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Baby otter cuteness draws a crowd at Long Beach’s Aquarium of the Pacific



Babies always steal the show.

And on Tuesday, Dec. 28, an otter pup making his public debut at the Aquarium of the Pacific in Long Beach had visitors cooing and taking nonstop photos with their cell phones.

The orphaned pup was found four weeks ago and rescued off the coast of Pismo Beach by trained responders from The Marine Mammal Center’s field office in Morro Bay.

After government wildlife officials determined the 5-week-old otter could not survive on his own if immediately released, the Aquarium of the Pacific stepped up to take the otter into its surrogacy program.

The pup was malnourished and underweight for his age when the Monterey Bay Aquarium initially took him in. He now weighs 20 pounds.

When he’s strong enough, he will be released back into the wild. Because of his eventual return to open waters, he won’t be named by the aquarium team.

This week, he was transferred to one of the aquarium’s otter habitat exhibit tanks, still with his “surrogate mom” and another adult otter, where his antics were clearly enjoyed by the holiday-week crowd.

The otter — adorable, let’s just say it — could be seen napping, playing and putting on a show for visitors as he got acquainted with his foster home.

With his button otter nose, big eyes and whiskers, he played peek-a-boo as he tucked himself inside the tank’s rocky underwater tunnel, dipped and turned as he swam gracefully below the surface guided by surrogate mom “Betty,” and came face-to-face with his audience in a drive-by swim that brought several human hands flat onto the glass by way of inter-species greeting.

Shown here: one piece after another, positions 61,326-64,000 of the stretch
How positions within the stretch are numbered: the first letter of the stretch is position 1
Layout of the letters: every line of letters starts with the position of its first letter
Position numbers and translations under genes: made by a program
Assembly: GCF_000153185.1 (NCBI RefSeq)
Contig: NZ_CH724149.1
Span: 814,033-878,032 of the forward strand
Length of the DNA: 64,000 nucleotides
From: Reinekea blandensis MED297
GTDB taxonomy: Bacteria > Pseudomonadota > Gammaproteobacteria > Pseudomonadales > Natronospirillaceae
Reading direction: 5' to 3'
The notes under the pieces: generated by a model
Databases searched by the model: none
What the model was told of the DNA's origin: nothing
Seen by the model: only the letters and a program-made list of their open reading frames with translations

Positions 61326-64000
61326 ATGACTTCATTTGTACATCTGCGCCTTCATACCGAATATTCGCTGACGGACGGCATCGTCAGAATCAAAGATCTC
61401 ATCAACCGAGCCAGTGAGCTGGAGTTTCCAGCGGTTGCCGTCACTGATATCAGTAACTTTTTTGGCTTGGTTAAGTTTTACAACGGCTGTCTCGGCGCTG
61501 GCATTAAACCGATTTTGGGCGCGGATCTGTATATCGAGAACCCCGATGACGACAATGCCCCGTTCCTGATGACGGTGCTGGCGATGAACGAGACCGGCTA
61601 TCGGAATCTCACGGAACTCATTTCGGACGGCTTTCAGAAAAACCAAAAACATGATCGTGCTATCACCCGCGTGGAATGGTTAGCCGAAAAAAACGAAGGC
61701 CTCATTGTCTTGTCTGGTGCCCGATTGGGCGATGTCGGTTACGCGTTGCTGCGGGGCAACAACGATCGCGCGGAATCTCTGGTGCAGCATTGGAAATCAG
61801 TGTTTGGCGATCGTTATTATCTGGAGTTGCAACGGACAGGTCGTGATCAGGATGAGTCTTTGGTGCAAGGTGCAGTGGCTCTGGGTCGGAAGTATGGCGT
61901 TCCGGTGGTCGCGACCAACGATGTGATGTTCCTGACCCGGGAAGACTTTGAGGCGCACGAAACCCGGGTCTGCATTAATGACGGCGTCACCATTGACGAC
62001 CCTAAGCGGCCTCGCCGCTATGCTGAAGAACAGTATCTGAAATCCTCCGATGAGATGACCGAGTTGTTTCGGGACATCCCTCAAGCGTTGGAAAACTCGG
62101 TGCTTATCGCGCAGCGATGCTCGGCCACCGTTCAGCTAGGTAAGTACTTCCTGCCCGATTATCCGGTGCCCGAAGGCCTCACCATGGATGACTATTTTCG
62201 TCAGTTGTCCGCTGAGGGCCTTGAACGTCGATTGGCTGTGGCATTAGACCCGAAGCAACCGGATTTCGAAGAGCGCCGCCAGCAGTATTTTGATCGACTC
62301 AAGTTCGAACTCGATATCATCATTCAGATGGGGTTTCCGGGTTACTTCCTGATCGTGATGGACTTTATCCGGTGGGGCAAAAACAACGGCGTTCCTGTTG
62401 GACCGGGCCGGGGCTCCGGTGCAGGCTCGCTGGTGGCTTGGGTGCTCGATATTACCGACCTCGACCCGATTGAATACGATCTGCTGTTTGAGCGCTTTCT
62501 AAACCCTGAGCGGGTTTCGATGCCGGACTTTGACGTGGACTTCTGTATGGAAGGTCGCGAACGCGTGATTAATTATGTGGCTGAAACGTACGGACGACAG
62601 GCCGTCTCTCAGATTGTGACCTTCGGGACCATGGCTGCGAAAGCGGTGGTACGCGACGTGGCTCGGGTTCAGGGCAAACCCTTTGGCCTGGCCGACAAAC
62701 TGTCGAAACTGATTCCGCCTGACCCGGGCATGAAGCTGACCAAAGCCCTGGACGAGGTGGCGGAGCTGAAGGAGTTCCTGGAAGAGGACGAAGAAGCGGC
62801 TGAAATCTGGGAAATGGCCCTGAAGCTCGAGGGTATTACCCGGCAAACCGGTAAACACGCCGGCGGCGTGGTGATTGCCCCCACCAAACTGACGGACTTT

Kim Cooper was visiting from Santa Clarita with her 10-year-old twin boys.

“Oh, that’s so cute,” she said as the pup struggled to climb up on the adult-sized rocks in the giant swim tank, following the two larger otters in their steps.

“Oh, hello,” Mary Kingman of Long Beach said to the pup when he came close to the viewing glass.

She’d read about the rescue and came by the aquarium to see his public debut.

Aquarium staff members provided round-the-clock care for the southern sea otter after he arrived at about 14 months old, feeding him every one to three hours in his behind-the-scenes nursery where he stayed with Betty, a female otter resident at the aquarium.

The otter pup is being cared for under the aquarium’s Sea Otter Surrogacy program, operated in partnership with the Monterey Bay Aquarium. The program pairs resident aquarium otters with orphaned pups to teach them skills to survive in the wild.

Betty will be 10 years old in January and weighs just over 50 pounds. This is the first otter pup she’s spent time with, according to information from the aquarium’s Curator of Mammals and Birds Brett Long.

The pup is doing well, aquarium officials said, as he learns to be more efficient at foraging and receiving food from the aquarium’s caretakers. He’s learned to crack open mussels and shell shrimp, but for now, mostly is being given soft food items, Long said.

At his public debut Tuesday, the new baby otter already gained more than a few fans.

“Is that the rescue baby?” one woman asked as a crowd began to gather.

“There he is!” one woman said as the pup with his foster mom glided through the water.

Few could resist the cuteness.

One spectator, as she moved on to the next exhibit, simply summed it all up: “I love babies.”

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Source: Orange County Register

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